Ventilation and Indoor Air Quality
Why indoor air quality matters
Do you have pets in your home, suffer from allergies or asthma, or experience dry throat/skin/eyes? Your home may benefit from a ventilation system to improve your air quality.
Poor indoor air quality has been shown to impact many health conditions, such as eye, nose, and throat irritation, frequent headaches, and fatigue. After years of repeated exposure, air contaminants can have very serious long-term effects.
According to the U.S. Environmental Protection Agency, indoor air quality can be four to five times worse than outdoor air quality! Replacing polluted air with fresh air is very important when it comes to keeping your family healthy in your home.
Ventilation systems exchange stale indoor air for fresh outdoor air. These systems automatically control and balance the exchange of indoor and outdoor air, and unlike opening a window, they minimize wasted energy from your HVAC.
Basic ways to improve indoor air quality:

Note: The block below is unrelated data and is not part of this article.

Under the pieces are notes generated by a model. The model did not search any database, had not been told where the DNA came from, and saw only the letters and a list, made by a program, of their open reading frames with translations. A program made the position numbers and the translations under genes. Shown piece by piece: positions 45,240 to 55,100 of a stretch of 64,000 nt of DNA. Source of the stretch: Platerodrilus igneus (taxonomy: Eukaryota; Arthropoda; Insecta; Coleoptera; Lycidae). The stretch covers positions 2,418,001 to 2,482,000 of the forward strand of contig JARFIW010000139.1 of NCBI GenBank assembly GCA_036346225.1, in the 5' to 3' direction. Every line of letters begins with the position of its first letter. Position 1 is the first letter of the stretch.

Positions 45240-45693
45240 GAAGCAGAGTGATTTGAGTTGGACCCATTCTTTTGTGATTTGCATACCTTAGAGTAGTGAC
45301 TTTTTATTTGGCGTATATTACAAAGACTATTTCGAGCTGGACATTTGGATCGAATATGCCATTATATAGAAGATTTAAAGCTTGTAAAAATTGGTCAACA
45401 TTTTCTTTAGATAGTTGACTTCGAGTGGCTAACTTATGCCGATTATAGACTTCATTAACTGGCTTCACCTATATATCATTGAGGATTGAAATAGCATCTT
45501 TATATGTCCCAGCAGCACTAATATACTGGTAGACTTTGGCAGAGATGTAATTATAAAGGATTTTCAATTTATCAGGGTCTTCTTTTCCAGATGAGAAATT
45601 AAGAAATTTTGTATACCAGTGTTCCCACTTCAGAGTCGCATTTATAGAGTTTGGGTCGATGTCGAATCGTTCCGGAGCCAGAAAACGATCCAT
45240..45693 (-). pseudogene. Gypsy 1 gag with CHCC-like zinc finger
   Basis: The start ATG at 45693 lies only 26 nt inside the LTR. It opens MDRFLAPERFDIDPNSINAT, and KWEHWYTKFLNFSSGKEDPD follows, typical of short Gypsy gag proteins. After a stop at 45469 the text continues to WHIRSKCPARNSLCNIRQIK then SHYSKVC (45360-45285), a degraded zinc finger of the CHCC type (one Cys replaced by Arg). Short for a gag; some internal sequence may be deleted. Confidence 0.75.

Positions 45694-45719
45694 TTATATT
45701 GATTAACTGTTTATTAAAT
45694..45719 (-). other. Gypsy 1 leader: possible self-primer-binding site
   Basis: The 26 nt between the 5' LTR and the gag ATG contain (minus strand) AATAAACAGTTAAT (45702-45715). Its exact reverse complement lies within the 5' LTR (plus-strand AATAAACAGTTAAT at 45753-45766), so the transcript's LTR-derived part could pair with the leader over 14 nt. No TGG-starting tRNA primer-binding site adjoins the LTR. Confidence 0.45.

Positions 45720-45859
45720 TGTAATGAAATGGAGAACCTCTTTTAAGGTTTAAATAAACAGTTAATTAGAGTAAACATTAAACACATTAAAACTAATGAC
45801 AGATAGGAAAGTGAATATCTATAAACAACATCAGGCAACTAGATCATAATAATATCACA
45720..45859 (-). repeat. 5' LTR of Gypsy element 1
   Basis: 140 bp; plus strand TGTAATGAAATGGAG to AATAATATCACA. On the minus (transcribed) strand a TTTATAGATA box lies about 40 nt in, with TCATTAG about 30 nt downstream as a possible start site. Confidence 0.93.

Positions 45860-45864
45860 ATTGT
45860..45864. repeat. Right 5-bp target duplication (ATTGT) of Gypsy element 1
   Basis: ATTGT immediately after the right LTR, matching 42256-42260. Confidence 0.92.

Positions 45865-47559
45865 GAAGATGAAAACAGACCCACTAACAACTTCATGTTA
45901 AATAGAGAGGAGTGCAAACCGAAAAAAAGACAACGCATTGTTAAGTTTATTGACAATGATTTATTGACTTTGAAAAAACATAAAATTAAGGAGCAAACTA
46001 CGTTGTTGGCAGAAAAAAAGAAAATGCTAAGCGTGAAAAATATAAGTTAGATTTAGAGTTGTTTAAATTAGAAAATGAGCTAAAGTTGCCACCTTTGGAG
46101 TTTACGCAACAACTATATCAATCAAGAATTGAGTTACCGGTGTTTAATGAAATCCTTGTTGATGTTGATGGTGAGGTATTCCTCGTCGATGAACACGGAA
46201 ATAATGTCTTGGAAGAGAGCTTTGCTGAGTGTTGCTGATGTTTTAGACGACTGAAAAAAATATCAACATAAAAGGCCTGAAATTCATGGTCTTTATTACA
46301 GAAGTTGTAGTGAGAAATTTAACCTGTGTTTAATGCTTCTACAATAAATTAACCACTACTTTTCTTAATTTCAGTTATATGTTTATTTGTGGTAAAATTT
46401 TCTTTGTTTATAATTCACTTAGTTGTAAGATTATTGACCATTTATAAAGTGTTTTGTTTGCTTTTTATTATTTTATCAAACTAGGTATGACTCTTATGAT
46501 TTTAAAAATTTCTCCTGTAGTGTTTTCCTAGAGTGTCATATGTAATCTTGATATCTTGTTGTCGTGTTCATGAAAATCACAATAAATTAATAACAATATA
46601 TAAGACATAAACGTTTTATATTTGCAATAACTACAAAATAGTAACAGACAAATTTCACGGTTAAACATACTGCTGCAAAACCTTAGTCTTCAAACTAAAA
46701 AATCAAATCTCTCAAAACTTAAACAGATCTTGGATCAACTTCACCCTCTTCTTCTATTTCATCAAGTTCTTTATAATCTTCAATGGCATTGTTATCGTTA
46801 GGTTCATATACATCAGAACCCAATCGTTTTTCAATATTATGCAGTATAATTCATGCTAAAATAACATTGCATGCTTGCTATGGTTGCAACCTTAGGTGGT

- Open windows and doors to help remove polluted air and introduce fresh air for free.
- Use attic fans, window fans, or window air conditioners with the vent control open.
- Operate kitchen and bathroom exhaust fans that vent outside. These help remove local contaminants, but they don’t bring new air in, so you may need to open a window to let in some fresh air.
- Install a semi-controlled ventilation system which uses existing ducts to bring in outdoor air and an exhaust fan to remove indoor pollutants.
- You can put semi-controlled ventilation in your basement or utility closet, where household chemicals are often stored.
More advanced, permanent ventilation solutions include:
- Installing filters on your air intake.
- Filters help control contaminants that would otherwise recirculate through the home.
- If you suffer from severe allergies or asthma, we recommend changing the filters in your HVAC system as often as every two months.
- Preconditioning with a heat recovery ventilator.
- A heat recovery ventilator uses heat exchangers to transfer 60-80% of the temperature from the outgoing air to heat or cool incoming fresh air.
- The incoming and outgoing air flow through different sides of the ventilator, which mixes the temperature without mixing the air itself.
- Add a booster fan to your kitchen or bathroom.
- Booster fans are small, separately switched fans that can control the moisture and heat that come from cooking and showering.
- They remove odors and pollutants quickly.